PORSCHE’S 2015 911 GT3 is a pared-down, track-derived homage to what the German brand does best. It makes 475 hp and enough grip to liquify your kidneys. It redlines at a monster 9,000 rpm. It’s faster than any GT3 before it.
And it’s … fine. Very good, even. But not great. An astonishing piece of engineering, yes, but in the pantheon of hot Porsches, kind of a dead fish. Steering feel that isn’t a patch on a 10-year-old 911’s. A huge, uninviting cockpit. No manual transmission.
As a rule, new cars get faster, but not always better. This is partly because the automotive industry is a game of metrics. Cars are built by engineers, and engineering runs on numbers. Couple this with the needs of marketing, where bigger is always better, and you have a business driven to continually top itself. Each new car must be safer, quieter, more comfortable, and more capable than those before it.
When it comes to performance, the measuring stick traditionally has been horsepower. It’s an easy thing for the public to process, a number that almost directly relates to potential velocity. Problem is, more power means more weight. And while the industry is working on ways to lighten the load (largely through the extensive use of carbon-fiber instead of steel), the scales aren’t tipping lighter. Which in turn requires more engine output, to carry the same speed in a straight line.
This may be about to change. In an interview with England’s Car magazine, Andreas Preuninger, Porsche’s GT-car chief, said the marque’s future range-toppers won’t chase numbers.
“I’m not a believer in this horsepower monster, up, up, up, more, more, more,” he said. “For my personal tastes, around 500 hp is enough, because 700-800 hp calls for bigger brakes, sturdier suspension. It gets heavier and heavier logically.” Performance and improved driver feedback, he says, will come from lighter weight and increased engineering focus.
Porsche always has been known for this stuff, it’s just strayed a little of late. It’s one of the most profitable and respected brands on the planet, a place the industry looks to for groundbreaking, trendsetting engineering. It has pursued stratospheric engine outputs like everyone else. But this is the first time in memory a company bigwig has gone on record endorsing moderation. (Although you’ll note that he qualifies his statement with the “personal taste” bit of corporate politesse.)
We live in remarkable times. Any forum fanboy will tell you that 500 hp—five mother-loving hundred horsepower!—is snoozeworthy. The last Ford Mustang GT500 made 662 hp, brah. The current Dodge Viper is good for 640. BMW will sell you a family sedan with 575, and Dodge has two with 707. (A number, it should be noted, I can’t say without collapsing into giggles, because the last time I drove a 707-hp Dodge Hellcat,while assisting with this, I broke three laws in four counties and damn near got arrested twice while eating 90-mph Midwestern beef jerky and cackling like a lunatic.)
But those cars are unsustainable peaks. They’re so capable, they only come alive with sanity in the rear-view. First gear in the Hellcat is good for more than 60 mph. To keep average people from burning the tires off a BMW M5—or ending up in a ditch—the car’s electronic stability control is a restrictive fun-killer. (You could turn it off, but in everyday driving, why should you have to?)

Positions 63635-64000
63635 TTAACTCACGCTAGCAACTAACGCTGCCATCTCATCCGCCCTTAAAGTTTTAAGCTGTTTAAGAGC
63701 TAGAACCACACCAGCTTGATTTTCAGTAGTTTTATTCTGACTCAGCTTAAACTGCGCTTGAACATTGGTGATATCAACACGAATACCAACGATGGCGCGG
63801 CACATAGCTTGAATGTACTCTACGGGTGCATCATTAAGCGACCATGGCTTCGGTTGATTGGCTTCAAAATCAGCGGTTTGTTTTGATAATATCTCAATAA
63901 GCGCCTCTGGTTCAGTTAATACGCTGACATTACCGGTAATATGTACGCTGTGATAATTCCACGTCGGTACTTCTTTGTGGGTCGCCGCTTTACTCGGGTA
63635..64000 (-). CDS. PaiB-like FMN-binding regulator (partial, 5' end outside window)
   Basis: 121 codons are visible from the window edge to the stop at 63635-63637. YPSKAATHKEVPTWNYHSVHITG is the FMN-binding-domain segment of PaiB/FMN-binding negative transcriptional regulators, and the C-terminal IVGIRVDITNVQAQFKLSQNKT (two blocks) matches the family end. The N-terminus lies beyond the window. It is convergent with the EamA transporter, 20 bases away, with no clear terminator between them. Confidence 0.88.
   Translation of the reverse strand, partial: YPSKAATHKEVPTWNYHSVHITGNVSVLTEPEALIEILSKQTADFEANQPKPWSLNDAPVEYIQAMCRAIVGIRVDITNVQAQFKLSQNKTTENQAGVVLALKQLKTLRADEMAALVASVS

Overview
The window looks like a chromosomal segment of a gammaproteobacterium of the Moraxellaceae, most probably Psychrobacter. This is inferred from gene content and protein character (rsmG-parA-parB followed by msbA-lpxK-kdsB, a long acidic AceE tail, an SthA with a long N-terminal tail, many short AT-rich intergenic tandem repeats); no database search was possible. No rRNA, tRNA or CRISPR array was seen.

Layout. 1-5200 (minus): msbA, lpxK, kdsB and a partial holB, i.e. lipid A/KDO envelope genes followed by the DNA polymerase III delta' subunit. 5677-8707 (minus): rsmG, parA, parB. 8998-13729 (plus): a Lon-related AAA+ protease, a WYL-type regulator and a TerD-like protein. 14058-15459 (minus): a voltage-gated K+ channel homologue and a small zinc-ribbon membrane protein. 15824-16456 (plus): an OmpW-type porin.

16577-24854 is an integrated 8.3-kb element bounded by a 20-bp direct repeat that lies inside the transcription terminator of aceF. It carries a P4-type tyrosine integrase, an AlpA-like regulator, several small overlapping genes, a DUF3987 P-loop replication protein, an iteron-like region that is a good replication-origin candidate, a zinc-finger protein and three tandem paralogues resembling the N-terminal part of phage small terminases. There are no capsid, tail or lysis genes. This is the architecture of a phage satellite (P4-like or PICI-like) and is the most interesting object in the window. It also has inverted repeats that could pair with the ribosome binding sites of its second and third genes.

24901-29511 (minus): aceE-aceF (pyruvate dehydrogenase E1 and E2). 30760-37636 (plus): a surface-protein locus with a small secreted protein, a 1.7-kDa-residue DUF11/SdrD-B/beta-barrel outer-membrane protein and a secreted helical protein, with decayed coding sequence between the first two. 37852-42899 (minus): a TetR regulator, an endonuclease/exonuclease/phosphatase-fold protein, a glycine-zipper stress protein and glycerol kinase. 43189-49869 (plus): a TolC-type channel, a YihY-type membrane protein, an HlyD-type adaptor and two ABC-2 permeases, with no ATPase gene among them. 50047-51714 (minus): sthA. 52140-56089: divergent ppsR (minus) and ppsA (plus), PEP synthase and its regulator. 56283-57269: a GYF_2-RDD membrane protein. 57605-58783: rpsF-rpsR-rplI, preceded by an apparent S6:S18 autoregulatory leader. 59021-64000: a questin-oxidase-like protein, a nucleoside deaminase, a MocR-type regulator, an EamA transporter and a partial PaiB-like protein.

And while each car is undoubtedly defined by its engine output, it’s a case of diminishing returns. Only so much of an M5 or Hellcat’s grunt is usable in the real world. As weird as it sounds, those cars aren’t made noticeably better or more involving through the application of absurd speed. Great cars tell you what they’re doing, painting a picture with feedback. It’s what helps make you comfortable, getting the most out of the machine, but it’s also fun. And many engineers don’t put a priority on it.
Ask a motorcyclist or any hot-rodder: Nutso power is nice to have, but you get used to it quickly. If raw power is a car’s main talent, it feels the same on any road, which means you get bored. The rest of the experience—steering feedback, driveline noises, chassis response, the feeling of control—has to be satisfying.
If Porsche is considering a sea change, the rest of the business shouldn’t be far behind. Preuninger is a bright light within Porsche, a company full of bright lights. His job focuses on sports cars, not SUVs or sedans. He has long advocated the prioritization of driving feedback over complication—a rare thing in this industry—boosting things like available manual transmissions, lighter weight, and a focus on driving feel.
Parse out the rest of Car’s interview, which includes a dissection of the upcoming 2016 GT3 RS—the track-focused, low-production upgrade of a low-production, track-focused car—and it becomes clear that Preuninger is advocating a return to sanity.
A brief note about that 2016 GT3 RS: “RS” stands for the German word rennsport, or motorsport. With Porsches, the letters represent the hardest of hard-core. The ’16 RS will feature a number of technical advances, including a magnesium roof (a first for production cars), claimed aerodynamic downforce matching Porsche’s astonishing 918 Spyder, rear tires borrowed from that same supercar, and enormous front fender slats designed to aid downforce. (And presumably be difficult to clean and capable of inhaling small children, but that’s nitpicking.)
The RS’s 500-hp, 4.0-liter flat-six uses a crankshaft that shares its alloy with the crank in the 919 race car. Due to the constraints of a longer piston stroke, that shaft revs to 8,800 rpm—200 below the base GT3’s 9,000-rpm redline.
And so this is the trap, the contradiction, of loving cars. You know what’s right and practical, but your primal-monkey brain wants to simultaneously have its numbers cake and eat it. The first time I read about the RS’s engine, all I thought was, “What, they couldn’t make it work at 9,000?”
source: wired.com by SAM SMITH